LeBron is a top-30 player in fantasy even if he obtained more injuries in the latter stage of his Hall of Fame career. He’s still a triple-double threat that shoots a high percentage from the field. And he even shot 77% from the line last year, his best mark in 14 seasons.
Tier 2: All-Star caliber players with high floors
1) DeMar DeRozan, Chicago Bulls
2) Brandon Ingram, New Orleans Pelicans
3) Scottie Barnes, Toronto Raptors
4) Josh Giddey, Oklahoma City Thunder
Consistency may be boring, but DeRozan delivers year in and year out. He’s ranked inside the top 50 in per-game value over the past eight seasons and finished in the top 30 in the past two seasons. There’s no reason to fade him outside of his lack of 3s.
Point Scottie could be a thing in his third NBA season. He averaged a shade under five assists last year with Fred VanVleet. Now that VanVleet is gone, I see that number expanding, especially now that a score-first guard like Dennis Schroder was brought in to replace VanVleet. Look for Barnes to rebound from last year’s 89th finish.
Giddey logged most of his minutes at PF last season, but the Thunder made a point to play Chet Holmgren at PF all summer. This leads me to Giddey moving to small forward, though he’ll still be able to get minutes at PF when Chet plays center. Giddey easily fills up box scores and was one of five players to average at least 15 points with seven boards and six dimes last season.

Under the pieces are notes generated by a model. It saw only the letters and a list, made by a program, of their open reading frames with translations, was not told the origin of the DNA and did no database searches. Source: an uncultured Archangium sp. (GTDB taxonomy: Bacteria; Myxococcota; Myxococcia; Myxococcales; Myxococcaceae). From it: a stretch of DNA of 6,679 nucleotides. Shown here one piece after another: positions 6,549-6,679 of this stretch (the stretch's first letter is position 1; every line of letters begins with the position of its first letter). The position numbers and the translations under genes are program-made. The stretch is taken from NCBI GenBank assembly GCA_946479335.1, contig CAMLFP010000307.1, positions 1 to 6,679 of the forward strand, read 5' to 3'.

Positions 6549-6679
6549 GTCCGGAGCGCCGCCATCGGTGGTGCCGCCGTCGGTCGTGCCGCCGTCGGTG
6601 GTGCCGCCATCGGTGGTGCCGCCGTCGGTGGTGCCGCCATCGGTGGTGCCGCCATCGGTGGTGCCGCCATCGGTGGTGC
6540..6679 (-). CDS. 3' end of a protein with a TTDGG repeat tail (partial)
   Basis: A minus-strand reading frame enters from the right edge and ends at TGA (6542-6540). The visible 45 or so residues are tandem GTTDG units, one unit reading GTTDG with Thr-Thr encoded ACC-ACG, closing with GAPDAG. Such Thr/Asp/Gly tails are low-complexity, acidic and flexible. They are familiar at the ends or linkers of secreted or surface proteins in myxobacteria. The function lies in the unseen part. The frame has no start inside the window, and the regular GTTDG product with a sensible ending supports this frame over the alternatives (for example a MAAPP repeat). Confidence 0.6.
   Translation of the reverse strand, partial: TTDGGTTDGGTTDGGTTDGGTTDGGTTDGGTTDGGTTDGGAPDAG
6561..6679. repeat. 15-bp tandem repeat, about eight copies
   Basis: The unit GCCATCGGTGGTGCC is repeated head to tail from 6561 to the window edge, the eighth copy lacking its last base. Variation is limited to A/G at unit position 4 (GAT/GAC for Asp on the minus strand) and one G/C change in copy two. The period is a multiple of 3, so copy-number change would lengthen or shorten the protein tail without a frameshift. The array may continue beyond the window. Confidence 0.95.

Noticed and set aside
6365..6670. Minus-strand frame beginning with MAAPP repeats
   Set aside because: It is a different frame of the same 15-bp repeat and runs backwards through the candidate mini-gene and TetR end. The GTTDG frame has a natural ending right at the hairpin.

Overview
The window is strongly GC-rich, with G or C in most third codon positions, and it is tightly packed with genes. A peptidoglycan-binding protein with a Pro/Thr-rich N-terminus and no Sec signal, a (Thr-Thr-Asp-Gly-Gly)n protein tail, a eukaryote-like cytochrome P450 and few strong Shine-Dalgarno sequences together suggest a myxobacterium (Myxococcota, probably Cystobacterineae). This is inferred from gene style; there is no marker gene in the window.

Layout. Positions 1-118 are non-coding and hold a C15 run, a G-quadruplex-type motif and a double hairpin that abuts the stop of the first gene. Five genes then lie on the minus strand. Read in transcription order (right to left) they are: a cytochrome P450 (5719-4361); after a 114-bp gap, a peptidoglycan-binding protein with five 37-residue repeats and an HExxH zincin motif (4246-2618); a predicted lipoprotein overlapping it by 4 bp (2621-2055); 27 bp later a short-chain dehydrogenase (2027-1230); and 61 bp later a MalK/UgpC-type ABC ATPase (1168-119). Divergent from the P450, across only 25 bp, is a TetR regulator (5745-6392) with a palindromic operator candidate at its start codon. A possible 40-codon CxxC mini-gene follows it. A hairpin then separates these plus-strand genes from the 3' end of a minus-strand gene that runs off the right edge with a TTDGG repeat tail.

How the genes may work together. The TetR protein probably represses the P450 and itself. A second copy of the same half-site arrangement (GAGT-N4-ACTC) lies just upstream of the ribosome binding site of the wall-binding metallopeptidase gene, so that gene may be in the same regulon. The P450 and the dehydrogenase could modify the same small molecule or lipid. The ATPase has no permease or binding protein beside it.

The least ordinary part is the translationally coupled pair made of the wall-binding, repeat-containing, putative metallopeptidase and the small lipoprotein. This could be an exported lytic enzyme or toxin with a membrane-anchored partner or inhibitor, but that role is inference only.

Tier 3: Breakout players
1) Cameron Johnson, Brooklyn Nets
2) Franz Wagner, Orlando Magic
3) Jaden McDaniels, Minnesota Timberwolves
As the No. 2 option behind Mikal Bridges in BK, Johnson will get 30+ minutes per night and is one of the better three-and-D wings available in the middle rounds of drafts. He played 50% of his minutes at SF but will only do a little for rebounding despite playing a healthy dose of minutes at PF.